Classroom Management is paramount. Without it, none of the strategies to provide students with CI stand a chance. They don’t stand a chance because students who aren’t paying attention aren’t receiving any input (I) at all, let alone input that’s comprehensible (C)! Of aaaaaaaall the systems in place to manage the classroom, though, comprehension checks are probably the most effective, yet most overlooked…
Shifting one’s practice towards providing more input can feel like it’s a daunting task. All of a sudden, certain routines and practices don’t seem to make much sense, especially after looking at how few messages in the target language there might have been on a daily basis! The big picture of what a CI year looks like should be liberating and alleviate concern. Still, there are questions about what happens daily throughout the week…
The Week – Telling/Asking stories, then reading them
– Learning details about students
– 1-3 unannounced “open-book” Quick Quizzes
– Write & Discuss! (Added 3.10.18)
I’ve been writing about Assessment & Grading for a while. That writing has earned me slots presenting at the local, regional, and national level, which means this is a hot topic not to be overlooked. I’m not surprised. Grading systems influence assessment, which drive content, and even the slightest adjustments can have profound effects on one’s teaching. For example, the simple decision to grade homework comes with considerable baggage…
It’s a good habit to really listen to your students. In fact, if all language teachers did so, there would be more Teaching with CI.
At the start of the year, I hand out Expectations, and assign a few questions to be answered with an adult at home. Let’s face it, CI classes aren’t like other classes, and it’s good practice to make sure everyone understands how that academic environment is different, and what makes a CI class flow. The following response samples are somewhat depressing, but reflect the current state of taking a second language in high school. I offer them as anecdotal evidence that forced language production/output is damaging, as well as assurance that this “CI thing” will reach more students, especially if we embrace the research.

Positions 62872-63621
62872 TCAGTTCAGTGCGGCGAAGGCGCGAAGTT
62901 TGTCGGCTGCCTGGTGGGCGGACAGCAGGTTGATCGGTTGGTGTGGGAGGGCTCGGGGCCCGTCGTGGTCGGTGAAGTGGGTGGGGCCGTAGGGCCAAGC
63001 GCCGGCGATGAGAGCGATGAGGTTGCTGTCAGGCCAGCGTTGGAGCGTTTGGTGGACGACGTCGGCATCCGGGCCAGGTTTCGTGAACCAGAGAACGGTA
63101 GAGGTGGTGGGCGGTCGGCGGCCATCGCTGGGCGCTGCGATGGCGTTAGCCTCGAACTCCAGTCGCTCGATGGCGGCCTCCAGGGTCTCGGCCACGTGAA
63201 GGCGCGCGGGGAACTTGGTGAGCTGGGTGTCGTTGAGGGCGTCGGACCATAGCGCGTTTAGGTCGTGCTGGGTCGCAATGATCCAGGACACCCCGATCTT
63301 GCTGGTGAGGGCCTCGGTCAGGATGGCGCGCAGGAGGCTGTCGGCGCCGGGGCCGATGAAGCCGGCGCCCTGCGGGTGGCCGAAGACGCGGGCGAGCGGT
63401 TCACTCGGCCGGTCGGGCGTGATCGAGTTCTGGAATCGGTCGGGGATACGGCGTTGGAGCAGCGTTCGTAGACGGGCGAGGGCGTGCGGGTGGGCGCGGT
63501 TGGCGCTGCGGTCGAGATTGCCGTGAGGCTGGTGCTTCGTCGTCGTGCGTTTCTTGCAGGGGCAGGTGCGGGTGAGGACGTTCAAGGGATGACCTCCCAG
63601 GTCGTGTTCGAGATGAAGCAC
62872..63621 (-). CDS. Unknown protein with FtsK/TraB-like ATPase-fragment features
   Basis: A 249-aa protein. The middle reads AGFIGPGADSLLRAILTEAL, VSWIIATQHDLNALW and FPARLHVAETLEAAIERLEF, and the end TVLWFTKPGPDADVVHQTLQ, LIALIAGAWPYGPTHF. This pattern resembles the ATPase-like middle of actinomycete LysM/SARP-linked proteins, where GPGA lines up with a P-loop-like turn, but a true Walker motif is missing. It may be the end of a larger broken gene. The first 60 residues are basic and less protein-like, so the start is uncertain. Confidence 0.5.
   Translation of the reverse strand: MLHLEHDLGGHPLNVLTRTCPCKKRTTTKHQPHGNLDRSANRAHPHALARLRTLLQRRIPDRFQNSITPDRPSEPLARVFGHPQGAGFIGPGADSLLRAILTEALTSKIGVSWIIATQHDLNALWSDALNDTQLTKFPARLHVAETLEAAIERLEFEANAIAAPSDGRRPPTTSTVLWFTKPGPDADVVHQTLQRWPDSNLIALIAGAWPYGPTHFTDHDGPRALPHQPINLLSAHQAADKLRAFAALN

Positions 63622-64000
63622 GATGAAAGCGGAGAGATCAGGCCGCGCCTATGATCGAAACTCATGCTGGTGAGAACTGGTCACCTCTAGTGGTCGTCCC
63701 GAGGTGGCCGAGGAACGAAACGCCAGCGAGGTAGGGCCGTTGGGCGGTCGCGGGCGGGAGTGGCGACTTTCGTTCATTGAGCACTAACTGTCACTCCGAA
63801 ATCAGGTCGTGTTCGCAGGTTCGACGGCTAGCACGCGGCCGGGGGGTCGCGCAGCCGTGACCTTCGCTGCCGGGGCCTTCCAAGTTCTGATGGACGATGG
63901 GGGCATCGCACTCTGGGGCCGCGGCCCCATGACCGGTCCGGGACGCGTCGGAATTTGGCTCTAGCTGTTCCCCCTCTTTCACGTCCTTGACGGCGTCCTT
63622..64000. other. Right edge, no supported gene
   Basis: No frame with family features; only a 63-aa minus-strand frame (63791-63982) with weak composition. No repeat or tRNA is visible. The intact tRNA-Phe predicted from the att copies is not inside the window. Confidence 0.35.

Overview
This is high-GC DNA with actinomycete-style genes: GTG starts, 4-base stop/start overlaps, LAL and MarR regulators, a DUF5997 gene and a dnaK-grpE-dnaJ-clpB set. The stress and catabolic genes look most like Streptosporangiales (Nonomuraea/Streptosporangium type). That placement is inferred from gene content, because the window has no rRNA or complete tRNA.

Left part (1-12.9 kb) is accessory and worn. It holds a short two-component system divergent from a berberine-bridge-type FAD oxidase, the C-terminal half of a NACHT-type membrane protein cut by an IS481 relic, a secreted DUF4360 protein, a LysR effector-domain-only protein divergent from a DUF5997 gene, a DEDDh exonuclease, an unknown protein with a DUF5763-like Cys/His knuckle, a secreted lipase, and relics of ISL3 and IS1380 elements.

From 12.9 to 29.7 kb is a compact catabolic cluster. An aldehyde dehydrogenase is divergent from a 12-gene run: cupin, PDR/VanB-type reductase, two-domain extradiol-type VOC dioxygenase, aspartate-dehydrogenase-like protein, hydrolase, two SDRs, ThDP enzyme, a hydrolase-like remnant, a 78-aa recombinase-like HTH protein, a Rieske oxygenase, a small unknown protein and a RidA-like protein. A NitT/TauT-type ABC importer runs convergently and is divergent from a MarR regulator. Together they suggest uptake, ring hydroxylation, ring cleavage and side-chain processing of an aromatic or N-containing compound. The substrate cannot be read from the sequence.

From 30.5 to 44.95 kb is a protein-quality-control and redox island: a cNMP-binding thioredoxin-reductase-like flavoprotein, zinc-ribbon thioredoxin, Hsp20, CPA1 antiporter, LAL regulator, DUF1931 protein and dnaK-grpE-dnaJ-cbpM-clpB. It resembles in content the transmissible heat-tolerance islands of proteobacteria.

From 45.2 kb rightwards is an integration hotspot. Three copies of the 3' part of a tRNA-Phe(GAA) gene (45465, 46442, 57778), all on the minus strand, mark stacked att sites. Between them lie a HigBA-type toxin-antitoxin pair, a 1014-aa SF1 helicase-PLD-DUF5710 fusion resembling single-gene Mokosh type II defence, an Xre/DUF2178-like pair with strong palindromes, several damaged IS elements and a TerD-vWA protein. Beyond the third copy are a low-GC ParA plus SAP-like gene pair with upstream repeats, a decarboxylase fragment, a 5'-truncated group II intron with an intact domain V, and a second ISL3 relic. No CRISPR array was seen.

So, what makes kids nervous, and what challenges do they foresee? Some responses:
Scott Benedict just blogged about his current Pagame system, which is essential for a CI class to flow. If class doesn’t flow, we begin to consciously learn. If we do too much conscious learning, we don’t acquire as much. In place of a participation system, I use an adapted version of Bob Patrick’s DEA. I agree with Scott and the grading experts (e.g. Marzano, O’Connor, etc.) that traditional participation scores should be reported, but never included in an academic grade, especially when using proficiency-based grading systems. There is, however, one distinction that I, Bob Patrick, and other teachers using DEA make, that justifies including it in the grade.